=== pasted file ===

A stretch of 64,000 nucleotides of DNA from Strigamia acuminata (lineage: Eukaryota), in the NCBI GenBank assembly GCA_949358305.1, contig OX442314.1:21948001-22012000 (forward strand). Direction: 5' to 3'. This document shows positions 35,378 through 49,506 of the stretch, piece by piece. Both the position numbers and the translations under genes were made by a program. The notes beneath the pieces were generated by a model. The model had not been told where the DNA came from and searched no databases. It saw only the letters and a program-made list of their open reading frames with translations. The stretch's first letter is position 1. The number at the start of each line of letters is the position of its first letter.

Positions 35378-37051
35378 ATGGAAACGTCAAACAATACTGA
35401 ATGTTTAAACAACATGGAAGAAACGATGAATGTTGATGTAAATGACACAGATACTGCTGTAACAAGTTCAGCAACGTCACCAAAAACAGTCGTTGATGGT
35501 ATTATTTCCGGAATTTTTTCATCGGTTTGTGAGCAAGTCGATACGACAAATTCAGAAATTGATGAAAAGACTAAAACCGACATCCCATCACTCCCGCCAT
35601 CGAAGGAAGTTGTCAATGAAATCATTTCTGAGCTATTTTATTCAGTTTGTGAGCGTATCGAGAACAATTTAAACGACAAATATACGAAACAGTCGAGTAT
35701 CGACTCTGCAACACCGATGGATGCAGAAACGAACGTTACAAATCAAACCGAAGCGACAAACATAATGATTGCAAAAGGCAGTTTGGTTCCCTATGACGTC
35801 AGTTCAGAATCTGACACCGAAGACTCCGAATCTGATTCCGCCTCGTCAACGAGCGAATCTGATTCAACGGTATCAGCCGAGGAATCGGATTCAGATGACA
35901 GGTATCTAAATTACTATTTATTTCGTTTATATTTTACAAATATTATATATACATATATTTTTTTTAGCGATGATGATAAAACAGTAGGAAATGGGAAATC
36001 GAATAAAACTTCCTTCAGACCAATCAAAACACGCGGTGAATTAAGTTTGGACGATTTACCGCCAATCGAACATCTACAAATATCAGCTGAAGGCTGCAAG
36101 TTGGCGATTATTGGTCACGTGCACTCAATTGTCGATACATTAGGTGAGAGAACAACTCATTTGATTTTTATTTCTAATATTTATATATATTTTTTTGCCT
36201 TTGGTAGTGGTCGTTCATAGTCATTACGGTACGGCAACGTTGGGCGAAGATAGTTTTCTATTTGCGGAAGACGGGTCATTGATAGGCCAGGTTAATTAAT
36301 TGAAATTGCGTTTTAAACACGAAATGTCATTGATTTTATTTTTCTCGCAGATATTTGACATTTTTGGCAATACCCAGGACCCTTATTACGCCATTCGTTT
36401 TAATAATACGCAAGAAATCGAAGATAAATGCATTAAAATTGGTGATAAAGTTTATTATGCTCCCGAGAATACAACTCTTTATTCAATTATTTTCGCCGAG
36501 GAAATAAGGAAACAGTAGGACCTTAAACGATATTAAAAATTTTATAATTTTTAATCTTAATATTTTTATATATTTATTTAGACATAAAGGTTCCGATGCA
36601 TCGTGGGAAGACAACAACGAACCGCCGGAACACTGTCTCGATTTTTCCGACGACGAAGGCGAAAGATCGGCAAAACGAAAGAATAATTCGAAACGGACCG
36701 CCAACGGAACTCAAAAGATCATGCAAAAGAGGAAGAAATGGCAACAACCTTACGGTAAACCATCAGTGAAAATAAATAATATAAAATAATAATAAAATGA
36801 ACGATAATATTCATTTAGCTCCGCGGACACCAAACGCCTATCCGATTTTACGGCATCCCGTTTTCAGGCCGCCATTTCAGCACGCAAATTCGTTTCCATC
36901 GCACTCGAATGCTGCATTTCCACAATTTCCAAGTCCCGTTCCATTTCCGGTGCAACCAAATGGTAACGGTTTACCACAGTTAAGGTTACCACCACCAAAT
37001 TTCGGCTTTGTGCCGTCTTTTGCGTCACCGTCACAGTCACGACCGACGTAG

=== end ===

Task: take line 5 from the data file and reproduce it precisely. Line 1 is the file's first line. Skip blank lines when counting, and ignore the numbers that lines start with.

35501 ATTATTTCCGGAATTTTTTCATCGGTTTGTGAGCAAGTCGATACGACAAATTCAGAAATTGATGAAAAGACTAAAACCGACATCCCATCACTCCCGCCAT